This isn’t really a rant against stock photography nor a critique on a particular style of book cover design — it’s just something I’ve been noticing. We all know the perils & pitfalls and yes, the advantages, of instant stock imagery but in the long run, perhaps it’s best to have your own unique, original imagery and if you can’t afford that then a really good designer. The same can be applied to brand building and the layers of meaning attached to a logo or a product. Visual positioning is essential for brands and, let’s be honest here, we do judge books by their covers, don’t we?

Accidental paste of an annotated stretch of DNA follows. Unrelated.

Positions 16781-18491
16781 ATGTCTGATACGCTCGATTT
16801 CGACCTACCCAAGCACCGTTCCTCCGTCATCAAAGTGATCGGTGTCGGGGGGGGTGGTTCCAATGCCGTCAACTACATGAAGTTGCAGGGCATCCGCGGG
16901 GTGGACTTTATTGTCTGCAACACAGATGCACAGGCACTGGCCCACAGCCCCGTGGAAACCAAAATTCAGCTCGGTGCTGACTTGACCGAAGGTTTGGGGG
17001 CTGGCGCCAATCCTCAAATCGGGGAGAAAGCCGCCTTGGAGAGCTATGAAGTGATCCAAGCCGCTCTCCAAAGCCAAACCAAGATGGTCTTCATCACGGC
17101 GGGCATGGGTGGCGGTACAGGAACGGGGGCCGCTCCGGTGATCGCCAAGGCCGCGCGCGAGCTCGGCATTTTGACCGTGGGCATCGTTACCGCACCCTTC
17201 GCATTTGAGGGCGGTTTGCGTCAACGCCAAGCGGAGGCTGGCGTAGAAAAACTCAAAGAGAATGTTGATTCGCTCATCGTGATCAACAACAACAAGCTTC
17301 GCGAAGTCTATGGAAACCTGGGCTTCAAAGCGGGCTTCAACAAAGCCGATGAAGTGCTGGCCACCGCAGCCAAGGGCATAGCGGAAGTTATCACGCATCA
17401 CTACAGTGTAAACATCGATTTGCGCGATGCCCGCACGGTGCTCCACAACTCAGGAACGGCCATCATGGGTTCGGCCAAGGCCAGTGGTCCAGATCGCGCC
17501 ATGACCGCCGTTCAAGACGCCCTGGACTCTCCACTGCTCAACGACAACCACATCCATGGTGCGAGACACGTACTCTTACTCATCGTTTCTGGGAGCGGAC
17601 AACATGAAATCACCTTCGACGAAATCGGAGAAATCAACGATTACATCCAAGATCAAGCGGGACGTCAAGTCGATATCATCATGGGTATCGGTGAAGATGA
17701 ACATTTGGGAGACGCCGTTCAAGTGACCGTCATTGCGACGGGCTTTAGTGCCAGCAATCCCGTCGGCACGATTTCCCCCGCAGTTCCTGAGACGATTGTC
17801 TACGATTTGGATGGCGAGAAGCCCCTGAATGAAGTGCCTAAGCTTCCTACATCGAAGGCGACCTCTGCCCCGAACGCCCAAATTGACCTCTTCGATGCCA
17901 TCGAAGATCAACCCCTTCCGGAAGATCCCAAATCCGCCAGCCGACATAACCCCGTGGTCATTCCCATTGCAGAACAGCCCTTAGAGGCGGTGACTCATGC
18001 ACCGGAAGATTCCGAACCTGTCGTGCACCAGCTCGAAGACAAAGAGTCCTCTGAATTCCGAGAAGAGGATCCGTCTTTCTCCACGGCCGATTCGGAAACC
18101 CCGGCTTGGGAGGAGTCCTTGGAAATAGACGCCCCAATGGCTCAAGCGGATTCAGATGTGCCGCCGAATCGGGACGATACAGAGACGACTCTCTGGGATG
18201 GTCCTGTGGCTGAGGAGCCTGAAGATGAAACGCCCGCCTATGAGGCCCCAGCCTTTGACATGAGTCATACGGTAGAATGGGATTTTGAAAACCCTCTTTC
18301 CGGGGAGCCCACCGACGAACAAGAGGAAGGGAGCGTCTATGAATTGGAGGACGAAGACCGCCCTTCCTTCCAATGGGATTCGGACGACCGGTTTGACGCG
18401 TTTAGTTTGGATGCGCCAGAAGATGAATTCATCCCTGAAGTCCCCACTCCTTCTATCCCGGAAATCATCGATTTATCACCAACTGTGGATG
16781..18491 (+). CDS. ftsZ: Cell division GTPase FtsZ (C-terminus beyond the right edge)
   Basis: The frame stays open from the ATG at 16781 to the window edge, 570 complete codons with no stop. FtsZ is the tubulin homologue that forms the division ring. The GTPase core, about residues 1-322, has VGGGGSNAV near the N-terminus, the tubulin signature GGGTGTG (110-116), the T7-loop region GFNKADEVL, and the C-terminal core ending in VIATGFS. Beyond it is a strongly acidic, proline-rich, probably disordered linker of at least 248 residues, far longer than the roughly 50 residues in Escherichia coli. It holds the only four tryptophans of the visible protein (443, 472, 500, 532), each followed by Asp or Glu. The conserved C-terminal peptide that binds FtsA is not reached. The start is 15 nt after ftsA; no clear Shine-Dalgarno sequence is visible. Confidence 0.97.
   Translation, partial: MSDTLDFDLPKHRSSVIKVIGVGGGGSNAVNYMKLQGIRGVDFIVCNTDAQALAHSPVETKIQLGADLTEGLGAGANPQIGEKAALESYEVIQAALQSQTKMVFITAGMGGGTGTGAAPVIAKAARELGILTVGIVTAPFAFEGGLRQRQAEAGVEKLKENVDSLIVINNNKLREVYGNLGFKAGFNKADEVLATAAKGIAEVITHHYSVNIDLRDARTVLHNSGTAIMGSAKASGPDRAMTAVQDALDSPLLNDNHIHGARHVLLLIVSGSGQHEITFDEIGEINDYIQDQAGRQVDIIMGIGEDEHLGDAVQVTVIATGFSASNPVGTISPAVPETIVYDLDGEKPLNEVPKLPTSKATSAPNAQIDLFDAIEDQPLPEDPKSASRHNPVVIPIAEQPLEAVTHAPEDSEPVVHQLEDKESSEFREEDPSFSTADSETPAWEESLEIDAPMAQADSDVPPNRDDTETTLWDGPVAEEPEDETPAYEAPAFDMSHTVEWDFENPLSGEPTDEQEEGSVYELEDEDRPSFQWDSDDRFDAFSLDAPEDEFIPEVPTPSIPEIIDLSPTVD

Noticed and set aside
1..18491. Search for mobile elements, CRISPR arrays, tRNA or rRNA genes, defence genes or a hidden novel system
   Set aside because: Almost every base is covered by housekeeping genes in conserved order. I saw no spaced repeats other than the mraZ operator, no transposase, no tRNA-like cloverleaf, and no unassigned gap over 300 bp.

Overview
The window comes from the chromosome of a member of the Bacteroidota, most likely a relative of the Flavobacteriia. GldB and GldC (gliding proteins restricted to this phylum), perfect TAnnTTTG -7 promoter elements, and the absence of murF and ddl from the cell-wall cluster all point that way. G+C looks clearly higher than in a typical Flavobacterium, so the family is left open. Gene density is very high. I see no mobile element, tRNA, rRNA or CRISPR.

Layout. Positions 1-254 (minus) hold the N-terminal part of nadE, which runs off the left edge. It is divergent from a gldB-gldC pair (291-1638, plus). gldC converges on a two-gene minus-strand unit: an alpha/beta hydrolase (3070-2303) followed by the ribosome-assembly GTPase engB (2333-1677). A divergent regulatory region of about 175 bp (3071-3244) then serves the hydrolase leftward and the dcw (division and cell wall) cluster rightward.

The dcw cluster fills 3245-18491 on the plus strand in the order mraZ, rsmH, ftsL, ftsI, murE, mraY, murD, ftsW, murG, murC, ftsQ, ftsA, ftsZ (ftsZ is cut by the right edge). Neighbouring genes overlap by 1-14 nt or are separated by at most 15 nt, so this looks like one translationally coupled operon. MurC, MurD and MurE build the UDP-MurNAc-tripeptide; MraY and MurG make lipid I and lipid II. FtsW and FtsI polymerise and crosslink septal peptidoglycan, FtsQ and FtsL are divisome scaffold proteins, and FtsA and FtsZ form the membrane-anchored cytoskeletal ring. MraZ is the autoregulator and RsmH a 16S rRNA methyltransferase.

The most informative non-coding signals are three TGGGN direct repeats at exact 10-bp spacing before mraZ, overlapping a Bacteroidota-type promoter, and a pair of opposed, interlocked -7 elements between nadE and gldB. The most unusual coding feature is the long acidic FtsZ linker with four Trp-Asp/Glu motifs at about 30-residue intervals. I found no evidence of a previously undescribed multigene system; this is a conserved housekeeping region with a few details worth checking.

In most cases the image on the right is the most recent version. Thank to the internet for all sourced imagery.
Flipping the image — no one would notice, would they?
At least there was a little color adjustment going on here.
The transparent overlay of skyscraper and clouds really didn’t ‘cover’ this.
It’s all a bit grotty 70′s motel, but at least Peter Handke’s original story DID come out in 1974.
Adding illustration, flipping the image and increasing color saturation helps, but it’s not really new, is it? Even the titles are in the same place.
Apparently these two almost identical books came out barely a month apart.
An ever-so-slight color adjustment made here.
These two even kept the same sepia tone.
OK, we get it.